Parliament scrutiny committee savages EU arrest warrant proposals


The Bill proposes fundamental changes to the current system of extradition to and from the UK. In particular, it makes provision in UK domestic law for the introduction of a European Arrest Warrant by implementing the EU framework decision of June 2002. The Bill creates two categories of countries: category 1 territories which will qualify for "fast-track" extradition arrangements, based on "taking on trust" those countries' judicial and administrative systems; and category 2 territories which will be subject to a streamlined version of the existing extradition procedures. The Government intends that all EU member states will be in category 1.

The Committee express concern about some important aspects of the decision to adopt the European Arrest Warrant. In particular, they are concerned about the erosion of the safeguard of "dual criminality" (whereby the offence for which extradition is sought must also constitute an offence under UK law) and the ill-defined nature of the 32 categories of offence which will be exempt from the dual criminality requirement. They note in particular the fact that no debate on this issue was held on the floor of the House of Commons. They acknowledge that the UK is now committed to the adoption of the European Arrest Warrant, but recommend that the Home Secretary give consideration to a proposal aimed at providing some safeguard against abuses of this new procedure. This is that in each case, when the judge is of opinion that the alleged offence is not a crime in the UK, a separate decision as to whether to extradite should be taken by the Home Secretary.

The Committee then examines the Government's proposals in detail. They welcome some of the changes made by the Government following earlier consultation. However, they have serious concerns about some provisions in the Bill. In particular:

1. The Committee rejects the proposal that the Government should be able to add non-EU countries to category 1 (thus enabling them to benefit from fast-track procedures). They are further concerned about the Government's proposal that this should be done at its own discretion and without appropriate parliamentary scrutiny.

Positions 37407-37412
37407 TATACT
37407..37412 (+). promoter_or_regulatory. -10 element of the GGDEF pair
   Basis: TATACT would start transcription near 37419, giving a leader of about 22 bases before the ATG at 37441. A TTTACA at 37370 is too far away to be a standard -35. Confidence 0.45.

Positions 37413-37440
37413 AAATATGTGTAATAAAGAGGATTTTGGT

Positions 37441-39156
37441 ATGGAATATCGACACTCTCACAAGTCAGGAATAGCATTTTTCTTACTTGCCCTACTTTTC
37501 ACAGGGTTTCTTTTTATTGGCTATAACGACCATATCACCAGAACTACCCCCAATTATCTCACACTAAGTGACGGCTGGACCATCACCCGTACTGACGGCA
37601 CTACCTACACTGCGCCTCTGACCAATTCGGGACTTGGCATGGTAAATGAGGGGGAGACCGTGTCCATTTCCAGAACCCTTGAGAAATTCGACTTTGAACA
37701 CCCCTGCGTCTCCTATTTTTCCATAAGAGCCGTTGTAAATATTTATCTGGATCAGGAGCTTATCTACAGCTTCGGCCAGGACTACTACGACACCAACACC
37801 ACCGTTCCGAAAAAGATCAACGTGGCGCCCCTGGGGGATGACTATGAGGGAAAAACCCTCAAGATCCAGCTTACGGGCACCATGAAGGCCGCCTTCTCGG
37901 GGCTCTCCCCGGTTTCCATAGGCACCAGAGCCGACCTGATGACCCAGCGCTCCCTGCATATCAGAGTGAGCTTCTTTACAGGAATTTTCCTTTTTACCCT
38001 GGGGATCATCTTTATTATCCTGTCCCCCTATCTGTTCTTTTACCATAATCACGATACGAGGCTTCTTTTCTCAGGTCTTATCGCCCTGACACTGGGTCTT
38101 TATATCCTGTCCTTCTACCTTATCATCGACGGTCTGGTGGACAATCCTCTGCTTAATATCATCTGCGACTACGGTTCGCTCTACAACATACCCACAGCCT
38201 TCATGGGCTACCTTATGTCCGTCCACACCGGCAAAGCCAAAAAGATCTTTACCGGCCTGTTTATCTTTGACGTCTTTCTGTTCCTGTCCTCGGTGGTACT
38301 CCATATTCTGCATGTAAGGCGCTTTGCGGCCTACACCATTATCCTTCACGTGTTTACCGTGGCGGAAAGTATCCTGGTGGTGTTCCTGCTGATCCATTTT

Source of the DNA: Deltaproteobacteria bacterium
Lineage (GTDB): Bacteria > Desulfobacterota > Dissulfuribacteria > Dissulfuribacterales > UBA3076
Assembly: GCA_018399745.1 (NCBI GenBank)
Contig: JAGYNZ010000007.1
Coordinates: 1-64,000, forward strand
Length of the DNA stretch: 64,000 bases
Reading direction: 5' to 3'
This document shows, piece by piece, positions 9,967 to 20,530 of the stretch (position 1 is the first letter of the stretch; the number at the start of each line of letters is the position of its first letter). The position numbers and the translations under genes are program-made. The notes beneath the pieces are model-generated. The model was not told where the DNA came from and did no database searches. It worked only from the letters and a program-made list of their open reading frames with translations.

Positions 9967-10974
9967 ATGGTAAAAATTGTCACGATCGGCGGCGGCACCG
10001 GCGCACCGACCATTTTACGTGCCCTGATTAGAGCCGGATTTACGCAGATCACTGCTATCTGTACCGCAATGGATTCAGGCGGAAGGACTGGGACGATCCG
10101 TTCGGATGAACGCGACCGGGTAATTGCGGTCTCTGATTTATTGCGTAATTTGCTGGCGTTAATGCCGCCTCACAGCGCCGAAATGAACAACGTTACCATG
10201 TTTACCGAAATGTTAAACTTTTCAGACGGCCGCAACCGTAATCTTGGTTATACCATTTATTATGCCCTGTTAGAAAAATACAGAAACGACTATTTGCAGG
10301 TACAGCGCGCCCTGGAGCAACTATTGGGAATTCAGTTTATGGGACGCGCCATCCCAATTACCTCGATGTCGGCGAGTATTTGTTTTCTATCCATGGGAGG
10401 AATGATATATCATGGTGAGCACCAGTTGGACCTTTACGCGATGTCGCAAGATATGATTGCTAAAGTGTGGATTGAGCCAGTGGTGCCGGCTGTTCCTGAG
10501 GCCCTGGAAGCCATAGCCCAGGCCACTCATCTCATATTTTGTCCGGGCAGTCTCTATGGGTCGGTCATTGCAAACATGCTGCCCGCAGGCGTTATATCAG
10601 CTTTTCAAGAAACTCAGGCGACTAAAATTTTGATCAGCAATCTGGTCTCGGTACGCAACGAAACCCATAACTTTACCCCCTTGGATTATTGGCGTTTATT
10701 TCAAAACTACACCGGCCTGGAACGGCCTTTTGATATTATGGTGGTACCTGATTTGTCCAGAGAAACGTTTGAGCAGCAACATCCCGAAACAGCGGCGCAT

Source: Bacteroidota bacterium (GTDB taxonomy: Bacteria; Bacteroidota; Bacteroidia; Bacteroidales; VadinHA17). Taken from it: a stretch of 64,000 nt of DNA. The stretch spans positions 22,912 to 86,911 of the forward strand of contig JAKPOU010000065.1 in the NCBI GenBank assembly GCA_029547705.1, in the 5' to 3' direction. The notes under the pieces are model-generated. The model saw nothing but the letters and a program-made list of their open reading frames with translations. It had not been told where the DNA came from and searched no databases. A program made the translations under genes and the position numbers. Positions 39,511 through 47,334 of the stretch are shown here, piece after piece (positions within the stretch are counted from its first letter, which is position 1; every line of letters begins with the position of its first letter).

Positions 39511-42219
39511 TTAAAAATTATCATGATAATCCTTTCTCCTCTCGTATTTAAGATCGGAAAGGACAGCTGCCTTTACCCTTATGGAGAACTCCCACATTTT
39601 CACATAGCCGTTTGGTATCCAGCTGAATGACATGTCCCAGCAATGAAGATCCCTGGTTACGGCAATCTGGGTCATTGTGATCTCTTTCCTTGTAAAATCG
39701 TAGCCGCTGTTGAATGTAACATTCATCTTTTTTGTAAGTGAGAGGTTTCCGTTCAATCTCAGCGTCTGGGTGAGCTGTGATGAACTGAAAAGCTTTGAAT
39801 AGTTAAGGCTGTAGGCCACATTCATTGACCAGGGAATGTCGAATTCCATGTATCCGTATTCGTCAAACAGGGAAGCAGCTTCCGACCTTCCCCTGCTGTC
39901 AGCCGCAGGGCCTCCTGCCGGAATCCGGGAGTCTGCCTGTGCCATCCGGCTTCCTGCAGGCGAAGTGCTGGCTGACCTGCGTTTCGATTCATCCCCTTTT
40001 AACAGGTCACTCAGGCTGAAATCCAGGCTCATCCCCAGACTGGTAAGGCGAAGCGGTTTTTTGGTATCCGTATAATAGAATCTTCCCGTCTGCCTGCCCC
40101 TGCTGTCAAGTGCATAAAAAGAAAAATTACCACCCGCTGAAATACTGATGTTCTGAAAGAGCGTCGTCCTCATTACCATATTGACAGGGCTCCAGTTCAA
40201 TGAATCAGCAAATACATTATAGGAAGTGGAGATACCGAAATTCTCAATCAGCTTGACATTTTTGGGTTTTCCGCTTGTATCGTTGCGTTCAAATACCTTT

2. The Committee recommends that countries which retain the death penalty should be ineligible to be added to category 1.

3. The Committee expresses dismay at what it calls the 'extraordinary' decision by the Home Office to go further than is required by the EU (by removing the dual criminality protection in relation to offences carrying a maximum penalty of at least 12 months, instead of the three years required by the EU).

4. The Committee recommends that the list of 32 categories of offence be imported directly into the Bill, to prevent extra categories being added without parliamentary approval.

5. The Committee opposes the Government's intention to permit other EU member states to charge a person extradited from the UK with an offence other than that for which the person was extradited.

6. The Committee expresses concerns about proposals to relax the requirement that extradition requests from non-European countries must demonstrate that there is a prima facie case to answer.

7. The Committee draws attention to several other provisions which are likely to erode the rights of UK citizens and circumvent parliamentary scrutiny, and recommend that those provisions be withdrawn or amended.

Chairman, Chris Mullin MP said:

"We are not happy with the Bill as it stands and we want to see some significant changes."

SUMMARY OF CONCLUSIONS AND RECOMMENDATIONS

Part 1 of the Bill

1. We recommend that, in order to provide some safeguard against clear abuses of the new procedure introduced under the framework decision, the Home Secretary give consideration to the following proposal: that in each case the district judge should look at the terms of the offence specified in the European Arrest Warrant and make a statement as to whether dual criminality applies. In<

 

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